Mr. Doyle was the youngest man on the ticket. He was 
born in Chicago, September 18, 1849, ^^^ '^> consequently, 
but twenty-four years of age. His active life, it might be 
said, was spent amid the duties of the Court the people 
called upon him to manage. Retiring from school, the first 
he knew of the world he learned in the dry-goods house of 
W. M. Ross & Co., where he carried parcels, and was after- 
wards collector. He then, in 1865, procured a position as 
clerk in the Recorder's Court, under Hon. Daniel O'Hara, 
Clerk, and now City Treasurer of Chicago. In 1868, Mr. 
Doyle was appointed first deputy, vice Charles S. Loding who 
ran against Mr. O'Hara, and was defeated. In 1870, under the 
new constitution the Recorder's Court was made the Crim- 
inal Court of Cook county, Hon. Daniel O'Hara being still 
the Clerk, with Mr. Doyle, his principal deputy. This 
position our subject filled when called upon by the popular 
vote to the very important office he now holds. The secret 
of Mr. Doyle's success, it may well be said, has been his 
close attention to business, and his invariable urbanity to 

A man who has prosecuted the duties devolving upon Mr. 
Doyle, necessarily knows volumes of criminal history. Such 
knowledge necessarily goes a good distance to make an ad- 
mirable character reader. This (pialification is universally 
conceded to the subject of this skctcli. 



The Coroner of Cook county is John Stephens, who has 
been twice elected by the very largest majorities on his 
ticket — the first time by about 7,661, and the second time 
by about 14,000. 

Mr. Stephens was born in Albany, N. Y., in 1839, and is 
of German descent. The family removing to Chicago as 
early as 1844, or thereabouts, the future Coroner was neces- 
sarily placed in a most advantageous situation to grow up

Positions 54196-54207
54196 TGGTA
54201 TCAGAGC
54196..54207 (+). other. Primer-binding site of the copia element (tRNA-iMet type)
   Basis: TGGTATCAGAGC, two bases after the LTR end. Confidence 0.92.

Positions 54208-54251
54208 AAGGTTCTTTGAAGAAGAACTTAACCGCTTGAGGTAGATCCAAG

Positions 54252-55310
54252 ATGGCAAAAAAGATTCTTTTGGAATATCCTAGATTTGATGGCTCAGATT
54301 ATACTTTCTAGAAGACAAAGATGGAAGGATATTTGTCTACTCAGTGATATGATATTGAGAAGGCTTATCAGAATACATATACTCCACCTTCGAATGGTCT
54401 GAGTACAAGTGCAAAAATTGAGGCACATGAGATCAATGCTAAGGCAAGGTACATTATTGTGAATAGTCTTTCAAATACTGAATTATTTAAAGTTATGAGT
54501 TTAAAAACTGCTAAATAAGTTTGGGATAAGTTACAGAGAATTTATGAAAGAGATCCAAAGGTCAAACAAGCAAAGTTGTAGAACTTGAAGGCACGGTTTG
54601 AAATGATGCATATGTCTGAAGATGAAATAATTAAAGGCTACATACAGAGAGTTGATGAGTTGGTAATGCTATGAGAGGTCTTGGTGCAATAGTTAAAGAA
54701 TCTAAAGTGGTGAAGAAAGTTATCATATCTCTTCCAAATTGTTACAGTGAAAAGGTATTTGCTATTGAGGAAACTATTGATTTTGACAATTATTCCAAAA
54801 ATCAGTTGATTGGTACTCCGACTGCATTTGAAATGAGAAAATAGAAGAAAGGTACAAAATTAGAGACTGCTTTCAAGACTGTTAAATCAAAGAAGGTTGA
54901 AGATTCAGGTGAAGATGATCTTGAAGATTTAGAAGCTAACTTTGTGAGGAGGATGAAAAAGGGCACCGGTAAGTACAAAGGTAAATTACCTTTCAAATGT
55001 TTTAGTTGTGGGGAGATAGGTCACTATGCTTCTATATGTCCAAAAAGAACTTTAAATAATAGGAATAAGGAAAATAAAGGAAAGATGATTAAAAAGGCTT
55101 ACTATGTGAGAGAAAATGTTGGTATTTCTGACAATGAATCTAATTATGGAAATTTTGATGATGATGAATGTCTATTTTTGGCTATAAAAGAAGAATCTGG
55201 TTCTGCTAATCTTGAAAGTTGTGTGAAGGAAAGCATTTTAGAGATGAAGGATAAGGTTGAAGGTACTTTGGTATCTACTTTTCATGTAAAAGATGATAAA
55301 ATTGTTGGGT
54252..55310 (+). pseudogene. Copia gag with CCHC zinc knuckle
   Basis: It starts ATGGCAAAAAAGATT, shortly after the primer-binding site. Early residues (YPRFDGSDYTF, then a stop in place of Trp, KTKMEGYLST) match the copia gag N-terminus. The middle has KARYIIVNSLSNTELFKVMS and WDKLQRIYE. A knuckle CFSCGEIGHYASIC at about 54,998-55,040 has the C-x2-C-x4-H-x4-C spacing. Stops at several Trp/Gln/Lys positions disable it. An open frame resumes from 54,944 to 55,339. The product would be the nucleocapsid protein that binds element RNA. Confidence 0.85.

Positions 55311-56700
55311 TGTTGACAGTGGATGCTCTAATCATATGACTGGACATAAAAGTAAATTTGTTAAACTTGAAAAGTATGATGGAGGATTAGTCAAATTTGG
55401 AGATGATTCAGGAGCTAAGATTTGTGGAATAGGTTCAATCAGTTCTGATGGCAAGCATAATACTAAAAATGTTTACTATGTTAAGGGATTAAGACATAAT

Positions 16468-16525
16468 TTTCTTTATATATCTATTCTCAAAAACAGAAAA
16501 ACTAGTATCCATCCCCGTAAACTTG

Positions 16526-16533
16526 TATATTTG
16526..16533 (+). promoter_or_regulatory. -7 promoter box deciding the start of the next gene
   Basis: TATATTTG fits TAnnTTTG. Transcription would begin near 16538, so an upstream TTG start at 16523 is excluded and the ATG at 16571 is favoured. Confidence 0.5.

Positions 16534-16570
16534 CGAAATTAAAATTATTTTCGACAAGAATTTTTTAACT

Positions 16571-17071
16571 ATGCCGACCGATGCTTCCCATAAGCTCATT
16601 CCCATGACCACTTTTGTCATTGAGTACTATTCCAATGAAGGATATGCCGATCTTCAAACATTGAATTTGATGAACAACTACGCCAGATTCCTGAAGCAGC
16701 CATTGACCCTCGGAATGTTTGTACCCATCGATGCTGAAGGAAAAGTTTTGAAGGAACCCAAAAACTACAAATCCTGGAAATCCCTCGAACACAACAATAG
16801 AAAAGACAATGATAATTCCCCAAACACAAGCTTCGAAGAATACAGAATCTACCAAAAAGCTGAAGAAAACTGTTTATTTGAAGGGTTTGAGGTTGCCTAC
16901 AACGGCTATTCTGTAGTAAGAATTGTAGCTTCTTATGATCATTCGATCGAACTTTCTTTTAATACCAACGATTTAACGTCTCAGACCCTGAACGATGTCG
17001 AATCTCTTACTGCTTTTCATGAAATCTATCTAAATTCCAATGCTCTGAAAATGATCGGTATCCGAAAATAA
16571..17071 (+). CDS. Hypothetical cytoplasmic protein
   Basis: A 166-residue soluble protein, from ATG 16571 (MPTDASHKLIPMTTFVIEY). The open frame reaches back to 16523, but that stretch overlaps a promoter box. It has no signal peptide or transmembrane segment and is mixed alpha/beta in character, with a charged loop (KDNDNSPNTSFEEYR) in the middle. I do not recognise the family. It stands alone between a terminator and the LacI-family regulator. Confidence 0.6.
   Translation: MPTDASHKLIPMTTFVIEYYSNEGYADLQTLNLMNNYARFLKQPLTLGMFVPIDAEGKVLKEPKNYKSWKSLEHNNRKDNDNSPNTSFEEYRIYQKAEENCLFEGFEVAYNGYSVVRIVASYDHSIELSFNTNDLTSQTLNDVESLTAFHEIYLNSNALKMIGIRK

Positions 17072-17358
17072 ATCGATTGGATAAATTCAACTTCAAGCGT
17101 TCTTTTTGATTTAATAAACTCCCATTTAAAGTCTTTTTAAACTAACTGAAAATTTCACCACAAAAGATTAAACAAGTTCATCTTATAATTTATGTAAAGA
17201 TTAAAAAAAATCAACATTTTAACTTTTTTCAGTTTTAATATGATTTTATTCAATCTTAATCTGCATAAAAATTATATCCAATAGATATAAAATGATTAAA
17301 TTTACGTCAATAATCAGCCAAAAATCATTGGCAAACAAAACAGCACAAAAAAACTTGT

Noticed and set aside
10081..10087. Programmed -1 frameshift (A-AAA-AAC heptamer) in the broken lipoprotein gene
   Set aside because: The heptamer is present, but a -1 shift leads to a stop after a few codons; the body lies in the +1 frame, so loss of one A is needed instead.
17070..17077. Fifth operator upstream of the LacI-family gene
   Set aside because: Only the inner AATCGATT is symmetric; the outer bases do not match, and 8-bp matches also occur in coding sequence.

with Chicago enterprise and serve in time as one of its 
prominent exponents. Having spent the rudimental ex- 
perience of life in the public school and in one of the com- 
mercial colleges, Mr. Stephens became employed in the 
furniture store of Thomas Manahan, of No. 205 Lake street; 
devoting, like many of his companions, considerable atten- 
tion to an observation of life as enacted upon the stage. 
An occasional glimpse in this direction after a time induced 
him to become an actor himself, in the capacity of property- 
man, for which his furniture experience peculiarly fitted 
him. When the war broke out, however, sham battles, in 
which the vanquished dropped before blaq^ cartridges, lost 
all charms for Mr. Stephens, and he accordingly entered the 
19th Illinois. With this regiment he participated in many 
hard - fought battles, including about 24 minor engage- 
ments. He was always in the front, and was wounded several 
times. At the battle of Chickamauga, he had his left foot 
carried away by two grape-shots, and was made a prisoner 
for fifteen days. While he was created a sergeant, Mr. 
Stephens yet commanded Company K, at Stone River, 
and for some time subsequently. When elected Coroner, he 
was engaged in the Registry Department of the Post-ofiice 
in Chicago. 




This gentleman was elected Supervisor for the South Town 
of Chicago, April i, 1873, by a majority of over 1,000 — the 
result of some very active work in the cause of the people. 

Mr. O'Brien was born about thirty miles west of the city 
of Cork, Ireland, January i, 1830. In 1847 he left his native 
place, and went to Boston, Massachusetts. Up to 1856 he 
devoted himself to hotel life throughout various portions of 
Connecticut and Massachusetts. In this year he came to 
Chicago, and became identified with the Tremont House, 
where he remained up to i860. At this period of his days 
Mr. O'Brien grew weary of the rush and crush of life in a 
hotel, and became a street car conductor. After four years 
of service, he put his accumulations into the liquor busi- 
ness, in which he is at present engaged.